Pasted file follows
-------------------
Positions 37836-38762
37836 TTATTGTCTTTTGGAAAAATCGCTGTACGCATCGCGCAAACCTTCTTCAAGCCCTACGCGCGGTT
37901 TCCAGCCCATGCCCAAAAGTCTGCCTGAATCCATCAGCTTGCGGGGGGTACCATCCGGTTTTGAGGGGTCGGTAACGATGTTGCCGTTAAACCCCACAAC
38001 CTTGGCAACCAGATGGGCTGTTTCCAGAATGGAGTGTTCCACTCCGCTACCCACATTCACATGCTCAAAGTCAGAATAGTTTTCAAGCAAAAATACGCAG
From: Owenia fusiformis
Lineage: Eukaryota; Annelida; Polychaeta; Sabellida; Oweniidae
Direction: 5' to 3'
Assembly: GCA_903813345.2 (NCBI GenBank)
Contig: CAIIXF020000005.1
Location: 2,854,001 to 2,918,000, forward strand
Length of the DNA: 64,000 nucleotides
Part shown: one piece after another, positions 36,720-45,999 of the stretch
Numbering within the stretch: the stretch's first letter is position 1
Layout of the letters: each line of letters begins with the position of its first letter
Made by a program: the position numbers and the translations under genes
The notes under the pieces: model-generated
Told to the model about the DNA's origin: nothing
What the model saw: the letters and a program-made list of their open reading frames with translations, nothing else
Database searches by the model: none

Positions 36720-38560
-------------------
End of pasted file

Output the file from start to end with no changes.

Positions 37836-38762
37836 TTATTGTCTTTTGGAAAAATCGCTGTACGCATCGCGCAAACCTTCTTCAAGCCCTACGCGCGGTT
37901 TCCAGCCCATGCCCAAAAGTCTGCCTGAATCCATCAGCTTGCGGGGGGTACCATCCGGTTTTGAGGGGTCGGTAACGATGTTGCCGTTAAACCCCACAAC
38001 CTTGGCAACCAGATGGGCTGTTTCCAGAATGGAGTGTTCCACTCCGCTACCCACATTCACATGCTCAAAGTCAGAATAGTTTTCAAGCAAAAATACGCAG
From: Owenia fusiformis
Lineage: Eukaryota; Annelida; Polychaeta; Sabellida; Oweniidae
Direction: 5' to 3'
Assembly: GCA_903813345.2 (NCBI GenBank)
Contig: CAIIXF020000005.1
Location: 2,854,001 to 2,918,000, forward strand
Length of the DNA: 64,000 nucleotides
Part shown: one piece after another, positions 36,720-45,999 of the stretch
Numbering within the stretch: the stretch's first letter is position 1
Layout of the letters: each line of letters begins with the position of its first letter
Made by a program: the position numbers and the translations under genes
The notes under the pieces: model-generated
Told to the model about the DNA's origin: nothing
What the model saw: the letters and a program-made list of their open reading frames with translations, nothing else
Database searches by the model: none

Positions 36720-38560